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DISTRICT OF COLUMBIA DEPARTMENT OF HEALTH

Division of Epidemiology, Disease Surveillance and Investigation


899 N. Capitol Street, NE, Suite 580
Washington, D.C. 20002
(202) 442-9371
Fax (202) 442-8060
www.doh.dc.gov
What is Pneumonia?
Pneumococcal Pneumonia is an acute infection of
the lower respiratory tract. It is the most common
type of community-acquired pneumonia.
Who gets Pneumonia?
Pneumococcal pneumonia mainly causes illness in
children younger than 2 years old and adults 65
years of age or older. The elderly are especially at
risk of getting seriously ill and possibly dying from
this disease. In addition, people with certain medical
conditions such as chronic heart, lung, or liver
diseases or sickle cell anemia are also at increased
risk for getting pneumococcal pneumonia. Other
people with weakened immune systems are also at
higher risk of contracting this infection.
What are the symptoms of Pneumonia?
Pneumococcal pneumonia may begin suddenly. You
may first have a severe shaking chill which is
usually followed by:
High fever
Cough
Shortness of breath
Rapid breathing
Chest pains
Other less common symptoms are nausea, vomiting,
and body aches.
How is Pneumonia spread?
Pneumonia is spread from one person to another.
This happens when you come into contact with an
infected persons oral and nasal secretions, such as
through a sneeze or cough. If you touch your mouth,
nose or eyes after touching something that has these
fluids on them, you may become ill. Also, if you
drink from the same glass or eat from the same plate
as the sick person, you also could become ill.

How soon do symptoms appear?


Symptoms usually appear 1-3 days after infection.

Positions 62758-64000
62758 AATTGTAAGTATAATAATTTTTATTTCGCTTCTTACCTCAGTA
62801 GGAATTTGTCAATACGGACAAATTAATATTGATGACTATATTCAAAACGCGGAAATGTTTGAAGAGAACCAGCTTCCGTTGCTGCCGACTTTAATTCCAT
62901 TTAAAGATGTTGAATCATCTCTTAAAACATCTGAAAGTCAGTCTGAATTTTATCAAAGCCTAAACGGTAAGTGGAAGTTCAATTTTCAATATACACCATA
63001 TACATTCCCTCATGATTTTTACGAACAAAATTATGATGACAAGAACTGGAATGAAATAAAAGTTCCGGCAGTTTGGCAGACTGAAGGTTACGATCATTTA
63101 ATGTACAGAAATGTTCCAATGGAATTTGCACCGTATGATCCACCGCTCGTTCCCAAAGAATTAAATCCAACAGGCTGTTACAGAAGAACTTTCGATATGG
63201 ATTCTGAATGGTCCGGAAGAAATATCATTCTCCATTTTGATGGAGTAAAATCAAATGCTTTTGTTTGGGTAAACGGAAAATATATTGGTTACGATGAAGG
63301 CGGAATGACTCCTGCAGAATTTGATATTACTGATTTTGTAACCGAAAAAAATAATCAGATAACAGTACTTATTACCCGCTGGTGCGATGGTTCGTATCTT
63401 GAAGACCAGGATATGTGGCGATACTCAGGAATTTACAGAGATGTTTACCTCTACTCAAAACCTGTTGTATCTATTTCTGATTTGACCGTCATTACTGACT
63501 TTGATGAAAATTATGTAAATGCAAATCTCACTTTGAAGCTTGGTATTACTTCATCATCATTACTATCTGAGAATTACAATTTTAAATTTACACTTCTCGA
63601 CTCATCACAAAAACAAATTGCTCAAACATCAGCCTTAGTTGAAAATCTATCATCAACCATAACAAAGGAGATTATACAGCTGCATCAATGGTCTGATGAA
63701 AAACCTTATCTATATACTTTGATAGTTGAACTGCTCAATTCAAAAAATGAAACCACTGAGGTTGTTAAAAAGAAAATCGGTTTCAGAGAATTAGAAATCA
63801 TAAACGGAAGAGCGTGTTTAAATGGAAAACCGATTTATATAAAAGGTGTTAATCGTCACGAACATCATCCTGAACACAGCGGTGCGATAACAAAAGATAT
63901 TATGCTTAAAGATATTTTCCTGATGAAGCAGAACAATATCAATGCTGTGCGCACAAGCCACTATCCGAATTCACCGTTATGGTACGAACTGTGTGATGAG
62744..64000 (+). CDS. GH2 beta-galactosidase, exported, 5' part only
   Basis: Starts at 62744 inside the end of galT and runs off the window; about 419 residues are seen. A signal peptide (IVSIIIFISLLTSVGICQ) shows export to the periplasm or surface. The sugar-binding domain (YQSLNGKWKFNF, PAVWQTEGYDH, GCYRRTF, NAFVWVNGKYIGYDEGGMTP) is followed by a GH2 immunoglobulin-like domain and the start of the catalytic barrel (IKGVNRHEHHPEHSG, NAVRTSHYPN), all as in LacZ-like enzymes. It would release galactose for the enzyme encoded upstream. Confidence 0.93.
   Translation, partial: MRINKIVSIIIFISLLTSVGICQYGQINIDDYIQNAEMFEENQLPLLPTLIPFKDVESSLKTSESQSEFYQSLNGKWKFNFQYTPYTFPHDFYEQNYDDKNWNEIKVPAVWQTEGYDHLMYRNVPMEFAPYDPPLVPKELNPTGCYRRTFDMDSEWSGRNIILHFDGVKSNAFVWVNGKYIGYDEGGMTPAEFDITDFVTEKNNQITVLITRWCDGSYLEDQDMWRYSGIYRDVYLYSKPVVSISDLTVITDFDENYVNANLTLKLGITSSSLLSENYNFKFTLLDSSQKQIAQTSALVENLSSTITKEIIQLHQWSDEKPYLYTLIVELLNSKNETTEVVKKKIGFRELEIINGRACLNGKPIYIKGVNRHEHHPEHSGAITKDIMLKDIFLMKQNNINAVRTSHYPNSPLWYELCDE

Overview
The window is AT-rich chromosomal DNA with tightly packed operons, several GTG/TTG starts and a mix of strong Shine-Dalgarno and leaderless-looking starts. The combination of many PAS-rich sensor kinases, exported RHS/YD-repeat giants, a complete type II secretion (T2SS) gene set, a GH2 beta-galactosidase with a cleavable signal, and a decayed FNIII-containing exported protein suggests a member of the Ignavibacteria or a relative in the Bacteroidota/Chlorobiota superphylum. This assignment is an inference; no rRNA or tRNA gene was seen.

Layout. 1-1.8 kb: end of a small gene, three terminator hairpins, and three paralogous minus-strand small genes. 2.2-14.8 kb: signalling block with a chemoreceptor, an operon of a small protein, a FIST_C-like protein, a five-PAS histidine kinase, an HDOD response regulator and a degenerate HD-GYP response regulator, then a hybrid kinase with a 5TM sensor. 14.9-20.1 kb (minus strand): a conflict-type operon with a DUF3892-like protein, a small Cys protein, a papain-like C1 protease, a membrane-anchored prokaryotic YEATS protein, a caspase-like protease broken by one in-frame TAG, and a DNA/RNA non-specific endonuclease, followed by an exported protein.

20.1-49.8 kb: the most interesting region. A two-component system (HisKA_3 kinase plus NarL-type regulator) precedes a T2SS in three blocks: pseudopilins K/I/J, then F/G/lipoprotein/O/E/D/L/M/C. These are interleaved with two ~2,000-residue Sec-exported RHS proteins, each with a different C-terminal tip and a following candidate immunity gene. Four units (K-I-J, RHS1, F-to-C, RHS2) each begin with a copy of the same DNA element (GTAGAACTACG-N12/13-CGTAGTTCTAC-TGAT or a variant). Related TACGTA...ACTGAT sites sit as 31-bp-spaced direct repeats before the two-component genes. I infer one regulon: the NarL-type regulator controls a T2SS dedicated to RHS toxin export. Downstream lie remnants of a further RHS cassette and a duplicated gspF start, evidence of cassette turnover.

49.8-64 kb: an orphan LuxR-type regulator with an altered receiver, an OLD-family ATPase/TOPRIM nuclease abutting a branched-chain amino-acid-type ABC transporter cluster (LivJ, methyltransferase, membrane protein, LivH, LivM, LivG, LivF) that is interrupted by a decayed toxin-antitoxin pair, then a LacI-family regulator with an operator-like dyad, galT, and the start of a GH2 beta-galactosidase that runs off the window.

Is a person with Pneumonia contagious?
The period of time a person with Pneumonia is
contagious is unknown. It can be as long as the
organism appears in respiratory secretions.
Preventive measures such as proper hand washing
and covering coughs and sneezes can help prevent
the spread of this infection to others.
How is Pneumonia treated?
Pneumonia can be treated with a variety of
antibiotics. It is extremely important that the
antibiotic is taken exactly as directed and that all of
the antibiotic is finished. The symptoms of
pneumococcal pneumonia usually go away within 12
to 36 hours after you start taking medicine. The
medicine should never be shared with other family
members or friends.
Should a person with Pneumonia be excluded
from work or school?
Keeping children with respiratory symptoms out of
school or day care may not decrease the spread of
infection and therefore, children with colds or
pneumonia usually can go back to school or day care
as soon as they have no fever for 24 hours and feel
well enough to be there. However, proper hand
washing should continue to be strictly monitored.
Want more information?
Information about Pneumonia and other related
health topics can be found at the website
www.cdc.gov. The DC Department of Health
promotes the health and safety of the District
residents. For additional information, please call
(202) 442-9371.

Revised March 2011